Healthcare in Scotland is mainly provided by NHS Scotland, Scotland's public health care system. Created at the same time as for England and Wales, it is actually a separate service (although emergency care will be recognized when "cross-border").
Primary and secondary care are integrated in Scotland, unlike in England. Care is provided through fourteen regional health boards. These boards are further subdivided into Community Health Partnerships.
Despite the extensive public health care, many people rely on auxiliary private medical treatment. This is because of the long wait times for even standard procedures.
The system works by General Practitioners (GPs) providing primary health care. If a patient needs further evaluation, they are referred to a specialist. Hospitals provide more specialist services, including care for patients with psychiatric illnesses. Hospitals also provide access to Accident and Emergency (A&E) departments.
To go to a doctor under the national plan, you should register with a local General Practitioner. NHS's website offers listings of local doctors. Asking friends, colleagues or neighbors for recommendations is always a good idea. Choose the GP practice you would like to go to and check that the practice covers where you live.
To see the doctor you are usually required to make an appointment. Many GPs also operate open surgery hours (when you can see the doctor without an appointment), which are typically from 9:00 to 11:00 on weekday mornings.
A NHS medical card or NHS number isn't strictly necessary to register with a GP or to get NHS treatment, but some GPs will send you a new NHS medical card.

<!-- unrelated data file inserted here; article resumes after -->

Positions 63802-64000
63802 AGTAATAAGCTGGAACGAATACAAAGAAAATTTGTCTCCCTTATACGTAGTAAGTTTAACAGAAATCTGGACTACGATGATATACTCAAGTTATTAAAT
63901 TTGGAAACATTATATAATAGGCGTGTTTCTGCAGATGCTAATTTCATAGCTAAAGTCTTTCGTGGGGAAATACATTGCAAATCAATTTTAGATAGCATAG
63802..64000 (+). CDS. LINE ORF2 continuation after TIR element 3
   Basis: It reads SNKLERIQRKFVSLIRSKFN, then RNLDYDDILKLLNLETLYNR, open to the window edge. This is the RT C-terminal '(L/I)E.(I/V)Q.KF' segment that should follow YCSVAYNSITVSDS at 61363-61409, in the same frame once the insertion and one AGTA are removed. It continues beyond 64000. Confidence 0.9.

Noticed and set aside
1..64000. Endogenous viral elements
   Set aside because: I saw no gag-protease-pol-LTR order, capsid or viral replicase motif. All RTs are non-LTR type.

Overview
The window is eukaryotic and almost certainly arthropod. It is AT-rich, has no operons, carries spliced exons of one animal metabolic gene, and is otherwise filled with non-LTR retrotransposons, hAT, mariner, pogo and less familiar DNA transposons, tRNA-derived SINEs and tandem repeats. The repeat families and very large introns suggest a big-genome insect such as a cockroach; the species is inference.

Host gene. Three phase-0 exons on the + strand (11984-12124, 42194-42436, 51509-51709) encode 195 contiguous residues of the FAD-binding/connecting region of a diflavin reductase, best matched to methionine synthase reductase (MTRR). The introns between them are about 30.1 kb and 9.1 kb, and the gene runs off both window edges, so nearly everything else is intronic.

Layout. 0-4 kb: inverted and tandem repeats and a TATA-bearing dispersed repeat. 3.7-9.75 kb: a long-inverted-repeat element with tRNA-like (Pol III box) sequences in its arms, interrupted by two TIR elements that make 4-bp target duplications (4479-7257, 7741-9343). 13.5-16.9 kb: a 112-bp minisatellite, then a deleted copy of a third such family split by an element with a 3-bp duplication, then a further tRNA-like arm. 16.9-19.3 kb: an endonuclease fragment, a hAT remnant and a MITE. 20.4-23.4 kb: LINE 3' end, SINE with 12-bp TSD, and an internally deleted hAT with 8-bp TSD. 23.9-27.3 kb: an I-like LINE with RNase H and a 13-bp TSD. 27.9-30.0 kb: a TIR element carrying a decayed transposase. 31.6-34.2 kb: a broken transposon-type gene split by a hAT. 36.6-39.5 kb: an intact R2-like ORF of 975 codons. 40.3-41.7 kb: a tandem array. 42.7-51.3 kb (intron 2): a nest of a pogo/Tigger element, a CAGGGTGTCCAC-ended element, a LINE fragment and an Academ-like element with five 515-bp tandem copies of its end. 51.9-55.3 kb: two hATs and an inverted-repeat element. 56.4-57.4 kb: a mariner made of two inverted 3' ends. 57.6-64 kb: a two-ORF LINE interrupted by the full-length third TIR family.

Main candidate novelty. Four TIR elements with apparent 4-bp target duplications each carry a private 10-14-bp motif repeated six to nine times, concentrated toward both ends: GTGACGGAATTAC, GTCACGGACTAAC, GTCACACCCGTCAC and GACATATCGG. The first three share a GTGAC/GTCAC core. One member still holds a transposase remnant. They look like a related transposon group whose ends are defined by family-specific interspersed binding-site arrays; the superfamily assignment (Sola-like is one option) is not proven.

To go to a doctor under the national plan, you should register with a local NHS board. They will offer a list of local dentists who provide NHS treatment or you can visit them online at http://www.nhs24.com/content/.
The quality of NHS dentistry can be lower than that of private dentistry. Regulations by the government have imposed cost and time restrictions to a negative effect. Unlike doctors, dentists are under no obligation to treat anyone, even in an emergency.
There is a standard NHS charge for dental check-ups (usually less than 10 GBP). People under 16, pensioners, pregnant woman, people on permanent disability, low-income, and students under 19 are entitled to free treatment. A guide to health costs is available from any citizens advice bureau and Jobcentre Plus office. You can also get it online at
Recommendations from friends, colleagues and neighbours is the best way to find a dentist. Listings can also be found under "Dental Surgeons" in the Yellow Pages or through Edinburgh Directory.
With so much to deal with before leaving your home country, (taxes, moving house, paperwork etc.) the careful planning of your expatriation to Edinburgh is an essential step. As far as healthcare is concerned, your local social security scheme won’t be accompanying you to your host country and, once abroad, you might be surprised by the care system you find in United Kingdom. So, before leaving, make sure you have appropriate cover!
EasyExpat.com works in partnership with APRIL International to provide specific insurance solutions for travelling or staying outside your country of nationality.
Designed for either short or long stays, APRIL International’s insurance policies offer protection against any problems that might arise before departure or during your time in United Kingdom: cancelling your trip, medical expenses following an illness or accident, needing to be repatriated, causing damage to a third party or losing your luggage.
For more information on expat health insurance in the United Kingdom, visit our partner APRIL International